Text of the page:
Marie from Rochester, NY has turned her father’s house upside down and can’t find the Will.
“My dad who ironically was an attorney, died and we can’t find his Will. We have no reason to believe that he wrote a Will other than the fact that he was an attorney and we find it hard to believe he didn’t prepare one. I, my biological sister and my adopted brother are the only beneficiaries. We’ve turned the house upside down and we just can’t find it! What happens in Florida probate if we can’t find the Will?”
For some reason, I’m hearing more of these stories about attorneys who didn’t leave Wills. It is strange, but not uncommon. First, check out my other post with tips for finding the will. Failing that, here’s the quick answer:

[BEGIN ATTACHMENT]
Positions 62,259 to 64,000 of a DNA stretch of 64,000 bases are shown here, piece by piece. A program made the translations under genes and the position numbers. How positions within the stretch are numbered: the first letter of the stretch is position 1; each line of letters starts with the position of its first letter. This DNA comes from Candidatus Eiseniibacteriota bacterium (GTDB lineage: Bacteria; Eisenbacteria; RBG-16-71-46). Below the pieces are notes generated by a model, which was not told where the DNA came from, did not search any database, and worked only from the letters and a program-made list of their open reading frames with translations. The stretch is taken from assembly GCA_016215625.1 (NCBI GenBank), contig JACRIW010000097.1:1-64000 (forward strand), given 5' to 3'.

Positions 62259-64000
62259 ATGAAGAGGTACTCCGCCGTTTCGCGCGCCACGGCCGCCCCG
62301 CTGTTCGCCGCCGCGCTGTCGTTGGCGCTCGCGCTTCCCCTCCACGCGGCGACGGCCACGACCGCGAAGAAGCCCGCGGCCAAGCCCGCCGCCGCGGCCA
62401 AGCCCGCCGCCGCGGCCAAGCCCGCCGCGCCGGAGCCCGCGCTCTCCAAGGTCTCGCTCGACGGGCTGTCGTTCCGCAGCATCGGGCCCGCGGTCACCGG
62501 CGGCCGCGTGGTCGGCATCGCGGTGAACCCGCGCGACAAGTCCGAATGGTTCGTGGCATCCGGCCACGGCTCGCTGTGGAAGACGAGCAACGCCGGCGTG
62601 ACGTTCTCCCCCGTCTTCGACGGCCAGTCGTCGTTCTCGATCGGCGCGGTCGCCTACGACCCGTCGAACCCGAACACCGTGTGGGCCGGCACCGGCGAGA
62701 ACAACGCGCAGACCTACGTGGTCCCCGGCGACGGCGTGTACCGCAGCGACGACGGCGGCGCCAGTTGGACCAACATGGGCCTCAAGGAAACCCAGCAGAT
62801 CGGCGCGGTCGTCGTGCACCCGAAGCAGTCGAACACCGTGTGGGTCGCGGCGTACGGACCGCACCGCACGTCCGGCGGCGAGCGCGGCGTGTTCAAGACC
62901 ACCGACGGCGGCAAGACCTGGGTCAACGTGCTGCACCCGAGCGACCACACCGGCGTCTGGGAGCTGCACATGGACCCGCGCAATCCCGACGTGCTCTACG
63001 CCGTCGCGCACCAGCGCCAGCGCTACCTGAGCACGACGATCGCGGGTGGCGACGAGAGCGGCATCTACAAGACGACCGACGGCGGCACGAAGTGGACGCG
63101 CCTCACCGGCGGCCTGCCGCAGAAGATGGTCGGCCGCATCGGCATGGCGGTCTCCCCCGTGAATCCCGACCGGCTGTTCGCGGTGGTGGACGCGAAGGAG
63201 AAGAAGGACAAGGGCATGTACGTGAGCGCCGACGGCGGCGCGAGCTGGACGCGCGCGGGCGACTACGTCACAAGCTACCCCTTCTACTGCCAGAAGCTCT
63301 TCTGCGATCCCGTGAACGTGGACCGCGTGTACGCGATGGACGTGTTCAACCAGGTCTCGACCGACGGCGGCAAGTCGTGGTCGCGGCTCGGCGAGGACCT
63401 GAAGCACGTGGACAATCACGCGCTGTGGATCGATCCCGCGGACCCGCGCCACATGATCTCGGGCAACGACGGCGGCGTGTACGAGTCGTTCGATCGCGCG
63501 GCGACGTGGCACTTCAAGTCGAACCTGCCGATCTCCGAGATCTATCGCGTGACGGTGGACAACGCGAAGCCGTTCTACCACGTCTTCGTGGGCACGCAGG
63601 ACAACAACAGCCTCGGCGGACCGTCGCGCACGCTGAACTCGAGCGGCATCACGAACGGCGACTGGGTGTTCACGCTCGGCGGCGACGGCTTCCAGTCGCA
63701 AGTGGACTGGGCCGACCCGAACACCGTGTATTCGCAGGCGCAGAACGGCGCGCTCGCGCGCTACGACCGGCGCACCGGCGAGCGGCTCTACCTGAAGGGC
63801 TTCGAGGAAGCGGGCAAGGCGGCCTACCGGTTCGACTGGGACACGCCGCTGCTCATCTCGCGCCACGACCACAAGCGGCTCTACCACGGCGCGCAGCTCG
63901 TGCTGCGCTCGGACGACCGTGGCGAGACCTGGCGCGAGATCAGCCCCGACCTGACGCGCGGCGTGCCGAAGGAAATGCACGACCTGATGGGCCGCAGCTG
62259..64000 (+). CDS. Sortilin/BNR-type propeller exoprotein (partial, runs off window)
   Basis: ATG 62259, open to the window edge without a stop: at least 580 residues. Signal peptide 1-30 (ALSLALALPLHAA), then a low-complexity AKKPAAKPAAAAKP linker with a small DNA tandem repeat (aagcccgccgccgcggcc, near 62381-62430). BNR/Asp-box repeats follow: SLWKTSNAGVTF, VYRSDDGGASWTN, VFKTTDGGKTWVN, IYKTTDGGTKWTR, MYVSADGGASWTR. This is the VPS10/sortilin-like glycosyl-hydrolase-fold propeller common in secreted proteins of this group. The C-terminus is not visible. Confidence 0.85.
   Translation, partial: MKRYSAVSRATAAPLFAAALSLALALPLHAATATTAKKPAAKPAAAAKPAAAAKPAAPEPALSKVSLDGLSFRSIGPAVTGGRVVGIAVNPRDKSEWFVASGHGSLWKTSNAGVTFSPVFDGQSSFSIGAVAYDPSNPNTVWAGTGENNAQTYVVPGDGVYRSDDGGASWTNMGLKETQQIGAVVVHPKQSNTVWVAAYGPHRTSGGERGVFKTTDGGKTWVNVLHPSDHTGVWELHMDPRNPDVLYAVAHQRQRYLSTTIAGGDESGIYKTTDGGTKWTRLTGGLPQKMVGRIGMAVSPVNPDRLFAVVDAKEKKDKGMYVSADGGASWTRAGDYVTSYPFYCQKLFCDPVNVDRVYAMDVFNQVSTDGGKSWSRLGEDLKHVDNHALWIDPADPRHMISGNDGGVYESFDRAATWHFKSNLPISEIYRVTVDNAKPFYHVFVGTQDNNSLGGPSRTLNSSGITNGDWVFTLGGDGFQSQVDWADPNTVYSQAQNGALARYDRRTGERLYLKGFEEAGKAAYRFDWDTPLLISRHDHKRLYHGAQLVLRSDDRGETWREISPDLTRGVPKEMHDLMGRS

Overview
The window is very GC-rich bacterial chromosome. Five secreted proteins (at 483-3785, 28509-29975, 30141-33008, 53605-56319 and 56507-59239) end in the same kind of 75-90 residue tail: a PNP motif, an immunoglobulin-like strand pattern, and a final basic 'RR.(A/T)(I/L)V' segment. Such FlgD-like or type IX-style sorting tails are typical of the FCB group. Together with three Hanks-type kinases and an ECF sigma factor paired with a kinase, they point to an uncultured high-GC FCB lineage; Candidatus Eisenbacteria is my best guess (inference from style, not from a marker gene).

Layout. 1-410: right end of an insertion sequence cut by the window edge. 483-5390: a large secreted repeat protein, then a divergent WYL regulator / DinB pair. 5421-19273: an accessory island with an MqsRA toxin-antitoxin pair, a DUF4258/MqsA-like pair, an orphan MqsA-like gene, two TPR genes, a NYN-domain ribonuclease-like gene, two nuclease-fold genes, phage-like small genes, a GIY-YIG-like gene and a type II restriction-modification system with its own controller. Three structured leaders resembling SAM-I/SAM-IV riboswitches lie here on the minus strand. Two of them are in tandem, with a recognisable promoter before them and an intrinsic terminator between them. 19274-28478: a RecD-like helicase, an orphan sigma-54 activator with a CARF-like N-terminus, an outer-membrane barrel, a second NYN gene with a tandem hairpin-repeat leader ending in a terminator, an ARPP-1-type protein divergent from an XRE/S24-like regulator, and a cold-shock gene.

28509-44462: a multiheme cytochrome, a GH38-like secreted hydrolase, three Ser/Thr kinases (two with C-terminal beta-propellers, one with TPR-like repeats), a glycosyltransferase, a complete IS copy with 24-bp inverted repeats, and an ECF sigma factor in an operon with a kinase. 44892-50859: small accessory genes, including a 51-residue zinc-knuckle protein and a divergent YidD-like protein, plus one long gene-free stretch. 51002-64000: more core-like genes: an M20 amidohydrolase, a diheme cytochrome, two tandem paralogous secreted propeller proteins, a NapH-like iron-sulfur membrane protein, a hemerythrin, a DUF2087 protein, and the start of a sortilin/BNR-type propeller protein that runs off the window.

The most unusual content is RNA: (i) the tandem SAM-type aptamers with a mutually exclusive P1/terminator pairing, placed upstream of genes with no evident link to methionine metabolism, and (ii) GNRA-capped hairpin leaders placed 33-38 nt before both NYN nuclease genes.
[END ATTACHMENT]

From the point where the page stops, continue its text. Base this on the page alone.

If the Will can’t be found, the decedent is presumed to have died “intestate” which means “without a Will.” It happens all the time and is not a problem so long as the the intestate heirs (heirs of the decedent pursuant to Florida Statutes) don’t quarrel over the statutory distribution of the estate and no one else tries to “prove” up what they believe to be the Last Will and Testament.
One of the other major disadvantages of not having the Will is that a judge may decide to require the petitioner or personal representative to post bond before administering the estate (bond – probate administration insurance).
Other inherent disadvantages include distributions to persons who are currently receiving government benefits such as Social Security disability. A lump sum distribution to such a person might disrupt their benefits to their dismay without a proper Will (or Trust.)